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soon

[soon] /sun/
adverb, sooner, soonest.
1.
within a short period after this or that time, event, etc.:
We shall know soon after he calls.
2.
before long; in the near future; at an early date:
Let's leave soon.
3.
promptly or quickly:
He came as soon as he could.
4.
readily or willingly:
I would as soon walk as ride.
5.
early in a period of time; before the time specified is much advanced:
soon at night; soon in the evening.
6.
Obsolete. immediately; at once; forthwith.
Idioms
7.
sooner or later, eventually:
Sooner or later his luck will run out.
8.
would sooner, to prefer to:
I would sooner not go to their party.
Compare rather (def 8).
Origin
900
before 900; Middle English; Old English sōna; cognate with Old High German sān, Gothic suns
Can be confused
currently, immediately, momentarily, now, presently, soon (see synonym study at immediately; see usage note at presently)
Dictionary.com Unabridged
Based on the Random House Dictionary, © Random House, Inc. 2014.
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Examples from the web for soon
  • The days of face-to-face faculty meetings might soon come to an end.
  • It is uncertain how soon or how fast the oil will start gurgling again.
  • Plant bare-root trees as soon as possible after purchase.
  • Electric vehicles are getting a lot of attention lately, but internal combustion isn't going away anytime soon.
  • But that may soon change, with the deployment in screens of structures called quantum dots.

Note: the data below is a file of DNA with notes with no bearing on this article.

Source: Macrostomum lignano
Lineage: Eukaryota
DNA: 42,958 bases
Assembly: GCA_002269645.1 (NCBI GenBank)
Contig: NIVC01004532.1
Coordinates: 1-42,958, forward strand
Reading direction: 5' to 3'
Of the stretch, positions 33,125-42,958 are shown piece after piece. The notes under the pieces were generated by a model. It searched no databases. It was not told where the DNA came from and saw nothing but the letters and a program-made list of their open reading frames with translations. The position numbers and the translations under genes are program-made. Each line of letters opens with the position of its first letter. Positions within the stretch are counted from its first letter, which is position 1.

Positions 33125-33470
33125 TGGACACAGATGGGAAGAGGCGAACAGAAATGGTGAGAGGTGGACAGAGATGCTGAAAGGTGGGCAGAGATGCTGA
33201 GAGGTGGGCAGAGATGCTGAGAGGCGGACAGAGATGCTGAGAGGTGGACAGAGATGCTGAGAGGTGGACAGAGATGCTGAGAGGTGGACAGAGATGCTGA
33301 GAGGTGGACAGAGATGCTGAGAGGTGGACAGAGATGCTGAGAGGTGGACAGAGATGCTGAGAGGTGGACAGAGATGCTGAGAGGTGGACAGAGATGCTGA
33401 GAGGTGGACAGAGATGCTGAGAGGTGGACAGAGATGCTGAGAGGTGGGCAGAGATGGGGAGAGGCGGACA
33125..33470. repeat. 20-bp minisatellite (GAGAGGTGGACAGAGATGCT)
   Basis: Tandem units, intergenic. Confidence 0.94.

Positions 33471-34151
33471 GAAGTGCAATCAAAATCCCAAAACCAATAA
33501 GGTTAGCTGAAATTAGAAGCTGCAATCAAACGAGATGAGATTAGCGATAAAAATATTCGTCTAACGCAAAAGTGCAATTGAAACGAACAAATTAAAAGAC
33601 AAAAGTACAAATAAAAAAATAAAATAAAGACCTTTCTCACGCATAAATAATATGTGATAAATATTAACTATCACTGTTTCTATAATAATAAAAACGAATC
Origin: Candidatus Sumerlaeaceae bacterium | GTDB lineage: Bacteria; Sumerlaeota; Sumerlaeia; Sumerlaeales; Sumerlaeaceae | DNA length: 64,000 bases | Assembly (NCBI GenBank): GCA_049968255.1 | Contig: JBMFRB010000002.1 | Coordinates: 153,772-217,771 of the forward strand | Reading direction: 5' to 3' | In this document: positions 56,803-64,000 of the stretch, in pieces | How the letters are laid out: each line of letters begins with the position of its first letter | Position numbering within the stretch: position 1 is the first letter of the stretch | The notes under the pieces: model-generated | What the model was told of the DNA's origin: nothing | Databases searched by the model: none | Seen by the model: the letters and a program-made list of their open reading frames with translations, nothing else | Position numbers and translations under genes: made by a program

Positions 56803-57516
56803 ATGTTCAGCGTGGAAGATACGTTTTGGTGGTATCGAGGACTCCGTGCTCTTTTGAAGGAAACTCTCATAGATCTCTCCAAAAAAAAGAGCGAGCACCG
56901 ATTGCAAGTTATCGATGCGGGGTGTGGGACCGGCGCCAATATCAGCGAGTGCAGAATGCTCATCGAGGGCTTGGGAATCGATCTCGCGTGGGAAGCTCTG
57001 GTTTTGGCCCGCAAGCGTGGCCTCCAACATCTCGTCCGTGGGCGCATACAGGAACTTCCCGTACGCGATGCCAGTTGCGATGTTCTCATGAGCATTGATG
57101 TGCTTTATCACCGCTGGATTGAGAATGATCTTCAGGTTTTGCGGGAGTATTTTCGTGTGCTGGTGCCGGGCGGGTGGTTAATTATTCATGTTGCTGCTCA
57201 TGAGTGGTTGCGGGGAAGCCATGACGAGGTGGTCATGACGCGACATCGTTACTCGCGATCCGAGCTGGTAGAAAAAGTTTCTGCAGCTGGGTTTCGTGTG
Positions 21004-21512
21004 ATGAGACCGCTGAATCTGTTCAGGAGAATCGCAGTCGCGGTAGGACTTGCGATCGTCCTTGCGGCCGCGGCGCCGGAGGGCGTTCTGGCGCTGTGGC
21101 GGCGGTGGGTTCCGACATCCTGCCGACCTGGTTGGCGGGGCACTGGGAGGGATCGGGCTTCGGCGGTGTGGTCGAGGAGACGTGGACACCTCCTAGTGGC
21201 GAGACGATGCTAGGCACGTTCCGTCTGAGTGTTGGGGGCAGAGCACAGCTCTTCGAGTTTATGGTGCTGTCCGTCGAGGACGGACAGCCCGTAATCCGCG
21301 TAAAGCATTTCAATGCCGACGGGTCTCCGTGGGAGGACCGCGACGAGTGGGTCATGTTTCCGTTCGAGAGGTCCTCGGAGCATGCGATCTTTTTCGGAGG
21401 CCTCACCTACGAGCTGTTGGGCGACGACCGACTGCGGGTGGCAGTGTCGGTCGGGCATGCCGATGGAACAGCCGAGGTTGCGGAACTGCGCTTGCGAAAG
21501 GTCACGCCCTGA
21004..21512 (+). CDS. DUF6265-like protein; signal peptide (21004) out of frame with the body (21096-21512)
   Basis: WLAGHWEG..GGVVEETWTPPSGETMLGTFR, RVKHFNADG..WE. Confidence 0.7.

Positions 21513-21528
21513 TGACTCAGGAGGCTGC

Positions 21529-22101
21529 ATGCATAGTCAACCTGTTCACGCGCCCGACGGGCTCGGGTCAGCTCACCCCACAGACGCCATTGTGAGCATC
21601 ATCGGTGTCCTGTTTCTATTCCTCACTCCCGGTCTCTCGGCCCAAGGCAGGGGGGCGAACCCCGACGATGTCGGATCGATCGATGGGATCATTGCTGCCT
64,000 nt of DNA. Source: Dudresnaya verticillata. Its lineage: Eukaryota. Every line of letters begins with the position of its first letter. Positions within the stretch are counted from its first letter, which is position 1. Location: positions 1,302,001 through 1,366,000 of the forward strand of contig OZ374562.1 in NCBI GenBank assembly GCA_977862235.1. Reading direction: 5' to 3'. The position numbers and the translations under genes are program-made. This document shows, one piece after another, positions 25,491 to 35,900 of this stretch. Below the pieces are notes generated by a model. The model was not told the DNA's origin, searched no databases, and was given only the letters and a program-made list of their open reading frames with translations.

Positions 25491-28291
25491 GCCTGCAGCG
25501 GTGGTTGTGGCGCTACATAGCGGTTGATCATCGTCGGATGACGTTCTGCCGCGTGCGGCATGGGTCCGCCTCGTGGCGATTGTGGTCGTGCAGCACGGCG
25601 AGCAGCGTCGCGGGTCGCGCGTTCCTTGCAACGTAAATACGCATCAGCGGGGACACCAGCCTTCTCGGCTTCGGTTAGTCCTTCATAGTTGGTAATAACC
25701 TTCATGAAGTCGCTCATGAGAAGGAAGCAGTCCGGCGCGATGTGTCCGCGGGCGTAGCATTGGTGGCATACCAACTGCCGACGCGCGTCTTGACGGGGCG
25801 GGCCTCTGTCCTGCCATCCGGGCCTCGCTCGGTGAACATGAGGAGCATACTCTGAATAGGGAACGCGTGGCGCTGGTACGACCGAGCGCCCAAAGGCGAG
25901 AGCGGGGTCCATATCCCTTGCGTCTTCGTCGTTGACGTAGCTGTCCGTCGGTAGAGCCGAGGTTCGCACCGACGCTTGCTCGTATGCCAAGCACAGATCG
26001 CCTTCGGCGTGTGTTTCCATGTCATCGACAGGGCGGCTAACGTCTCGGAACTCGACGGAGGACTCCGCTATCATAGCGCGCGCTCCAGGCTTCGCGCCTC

• Global climate change may soon make our planet a much itchier place.
  • We further imagine that we'd soon hanker for a proper keyboard to get some work done.
  • For amputees suffering from phantom pain, a computer-generated cure might soon be at hand.
  • If the rest of this sci-fi arsenal follows, war may soon be unrecognizable.
  • Given the attention he's brought to his university, he'll soon be asking for a bigger staff.
British Dictionary definitions for soon

soon

/suːn/
adverb
1.
in or after a short time; in a little while; before long: the doctor will soon be here
2.
as soon as, at the very moment that: she burst into tears as soon as she saw him
3.
as soon…as, used to indicate that the second alternative mentioned is not preferable to the first: I'd just as soon go by train as drive
Word Origin
Old English sōna; related to Old High German sāno, Gothic suns
Collins English Dictionary - Complete & Unabridged 2012 Digital Edition
© William Collins Sons & Co. Ltd. 1979, 1986 © HarperCollins
Publishers 1998, 2000, 2003, 2005, 2006, 2007, 2009, 2012
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Word Origin and History for soon
adv.

Old English sona "at once, immediately, directly, forthwith," from West Germanic *sæno (cf. Old Frisian son, Old Saxon sana, Old High German san, Gothic suns "soon"). Sense softened early Middle English to "within a short time" (cf. anon). American English. Sooner for "Oklahoma native" is 1930 (earlier "one who acts prematurely," 1889), from the 1889 opening to whites of what was then part of Indian Territory, when many would-be settlers sneaked onto public land and staked their claims "sooner" than the legal date and time.

Online Etymology Dictionary, © 2010 Douglas Harper
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Idioms and Phrases with soon
The American Heritage® Idioms Dictionary
Copyright © 2002, 2001, 1995 by Houghton Mifflin Company. Published by Houghton Mifflin Company.
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